It matters from the perspective of God. You have presumed to sit in the seat of God and have made pronouncements concerning what God requires for eternal life.

    Any impartial reader would see the crucial difference between theological and psychological necessity. Your illustration has been confounded, because not only is it patently absurd, it is misleading and inaccurate to faithfully describe both my position and my evangelistic practice.

    In essence, by adding to the only theological requirement that God has conditioned the reception of eternal life on, you and all others who practice a checklist evangelism, have added to the word of God.

    It stands that God has conditioned eternal life on only one thing: simple faith in Jesus for it. Such is the only condition I give in my invitation, therefore, I am guiltless of 1) checklist evangelism and 2) adding to the word of God.

    good day,

    Antonio

    By Blogger Antonio, at 5/05/2008 5:49 PM  

  • Good morning Rose/Antonio:

    Antonio: You write: It matters from the perspective of God.

    Yes, but you’re not preaching to God, are you? You’re preaching (in our scenario) to a man in a hospital bed and in order to bring him to the place of the simple faith that in Jesus secures salvation, you must introduce him to a series of theological truths. No one is saved through ignorance.

    Here this man is in hospital, facing a major operation. On your return visit, you find a change of circumstances. The surgeon has since told this man more that his chances of surviving the operation is less than 50%. The reality of death coupled with the guilt of sin shakes his atheism somewhat and he is now prepared to consider that there is a life afterwards. So he runs with that particular truth and if he must die, then he wants someone to tell him that he will go to Heaven (or to be more precise, will escape hell) But even with all this, he is still very sceptical about the claims of John 14:6 and even gets a little angry again when you try and explain this bit. Furthermore, he’s still hanging in there that he was no worse than anyone else etc., If he denies any one of these truths which you need on your checklist, but still wants to go to a lovely place called Heaven when he dies, there is nothing you can really do for him, is there? Again, you can call it what you will, but you are looking for a series of doctrinal truths to be in order before you leave the hospital and blog about leading a man to Christ.

    Antonio, with all your bulldog type approach here, condemning us Old Time Evangelicals for (what you call) adding unto the word of God etc., you still have a checklist. Branding the above scenario as absurd etc, doesn’t cover the gaping hole it leaves in your thesis.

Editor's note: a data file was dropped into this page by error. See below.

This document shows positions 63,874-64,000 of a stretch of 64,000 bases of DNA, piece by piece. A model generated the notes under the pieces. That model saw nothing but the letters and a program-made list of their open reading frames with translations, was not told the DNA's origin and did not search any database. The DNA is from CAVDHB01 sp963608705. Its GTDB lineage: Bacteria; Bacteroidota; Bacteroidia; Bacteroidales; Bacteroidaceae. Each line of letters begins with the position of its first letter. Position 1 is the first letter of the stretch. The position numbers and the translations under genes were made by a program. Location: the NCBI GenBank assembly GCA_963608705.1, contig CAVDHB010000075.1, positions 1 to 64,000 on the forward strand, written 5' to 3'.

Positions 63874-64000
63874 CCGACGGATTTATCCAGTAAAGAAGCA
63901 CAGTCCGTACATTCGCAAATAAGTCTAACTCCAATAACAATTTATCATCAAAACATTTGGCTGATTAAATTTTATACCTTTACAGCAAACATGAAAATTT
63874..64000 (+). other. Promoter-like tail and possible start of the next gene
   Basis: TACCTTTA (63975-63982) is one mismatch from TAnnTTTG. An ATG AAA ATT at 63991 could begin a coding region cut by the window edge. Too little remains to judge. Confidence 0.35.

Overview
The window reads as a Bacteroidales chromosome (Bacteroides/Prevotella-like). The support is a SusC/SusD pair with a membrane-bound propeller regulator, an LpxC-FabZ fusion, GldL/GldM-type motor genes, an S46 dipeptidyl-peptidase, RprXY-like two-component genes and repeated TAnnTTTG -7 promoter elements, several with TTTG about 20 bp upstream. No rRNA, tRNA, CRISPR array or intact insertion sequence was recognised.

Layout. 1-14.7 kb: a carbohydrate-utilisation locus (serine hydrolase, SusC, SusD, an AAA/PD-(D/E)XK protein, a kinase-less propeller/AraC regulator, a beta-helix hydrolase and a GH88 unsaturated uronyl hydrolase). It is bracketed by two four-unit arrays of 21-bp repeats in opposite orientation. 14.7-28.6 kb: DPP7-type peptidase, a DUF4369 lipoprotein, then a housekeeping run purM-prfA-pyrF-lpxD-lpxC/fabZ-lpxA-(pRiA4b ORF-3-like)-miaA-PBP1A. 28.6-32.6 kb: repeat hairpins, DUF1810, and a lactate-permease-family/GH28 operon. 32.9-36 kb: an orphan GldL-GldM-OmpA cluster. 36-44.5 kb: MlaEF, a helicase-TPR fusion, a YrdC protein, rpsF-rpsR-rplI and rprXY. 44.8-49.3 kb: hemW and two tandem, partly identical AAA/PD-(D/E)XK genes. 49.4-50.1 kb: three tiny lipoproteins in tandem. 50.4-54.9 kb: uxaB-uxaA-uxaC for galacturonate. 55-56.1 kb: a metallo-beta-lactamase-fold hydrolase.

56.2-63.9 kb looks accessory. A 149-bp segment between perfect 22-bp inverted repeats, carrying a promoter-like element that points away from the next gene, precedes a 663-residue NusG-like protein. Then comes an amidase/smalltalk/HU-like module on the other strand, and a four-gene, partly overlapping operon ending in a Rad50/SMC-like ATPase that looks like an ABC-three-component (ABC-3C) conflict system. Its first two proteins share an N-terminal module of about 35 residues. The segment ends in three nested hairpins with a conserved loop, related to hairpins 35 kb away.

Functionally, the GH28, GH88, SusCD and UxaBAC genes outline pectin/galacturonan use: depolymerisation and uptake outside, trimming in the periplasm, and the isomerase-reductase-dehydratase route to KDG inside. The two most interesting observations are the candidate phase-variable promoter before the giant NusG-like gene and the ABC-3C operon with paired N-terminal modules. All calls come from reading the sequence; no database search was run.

Rose: Thanks for the opportunity to discuss this matter both with Antonio, and by extension, you and all your readers. Unless something new comes up in Antonio’s reply, I’ll leave the matter there.

    Regards,

    By Blogger GOODNIGHTSAFEHOME, at 5/06/2008 3:14 AM  

  • Jonathan,
    I am not sure what to make of your comment, even after "googling" dialectic theologian. I can't tell if it is a compliment or a cut coming from you, teehee. :~)

    By Blogger Rose~, at 5/06/2008 9:53 AM  

  • Colin,
    I do get a kick out of how you keep using the phrase "old time evangelicals."

    By Blogger Rose~, at 5/06/2008 9:54 AM  

  • Hi Rose,

    Colin,I do get a kick out of how you keep using the phrase "old time evangelicals."

    I hope 1980's Evangelicals gives the same buzz! :0)

    BTW: I found some more great quotes from J.V.McGee from his comments on Ephesians 1:4. But all in good time...

    Regards,

    P/s I forgot to tell you that I was down at Blarney Castle (home of the famous stone) wi' a few tracts etc., for the tourists. The first man I got talking to was from Ohio. He knew about Toledo - He said that he was from the NE part o' Ohio - the place where they used to make tyres. I didn't catch the name of the place. He was very friendly.

    By Blogger GOODNIGHTSAFEHOME, at 5/06/2008 10:20 AM  

  • Colin,

    I asked you:

    Is instruction given to believers on how to live called "the gospel"?

    ...and you answered: "Yes"

    But then when I asked you:

    Do you define the word "gospel" as "good news" about what God did for man? Or do you more broadly define it?

    You said:

    Yes - that is a good basic definition. I would broaden it out to say that the gospel is what God did for man by sending his Son to die for sinners and providing salvation by grace alone and received by faith alone without the deeds of the law.

    I am not trying to put yor staements on trial or anything, but I just want to get a real handle on where you are with this... and mainly because you, in your first comment said that we agreed! :~)

    I see the answer you gave to the first question at odds with the answer you gave to the second question. IOW, is the gospel a specific statement about what God did for man or is it a lot of different thigns, including instructions on how to live etc....

    One quadrant of the "Old Time Evangelical" camp has been insisting that there is a "technical meaning" of the word "gospel." They claim that it is has very specific content, not under-cut and not over-endowed. Based on the answer to the first question, am I right that you would not agree with this assessment?

    OH, I just saw your new comment when I went to preview. Interesting that you met a man from Ohio. Cleveland is in the NE part of Ohio - that may be where he was from. We make Jeeps here in Toledo. :~)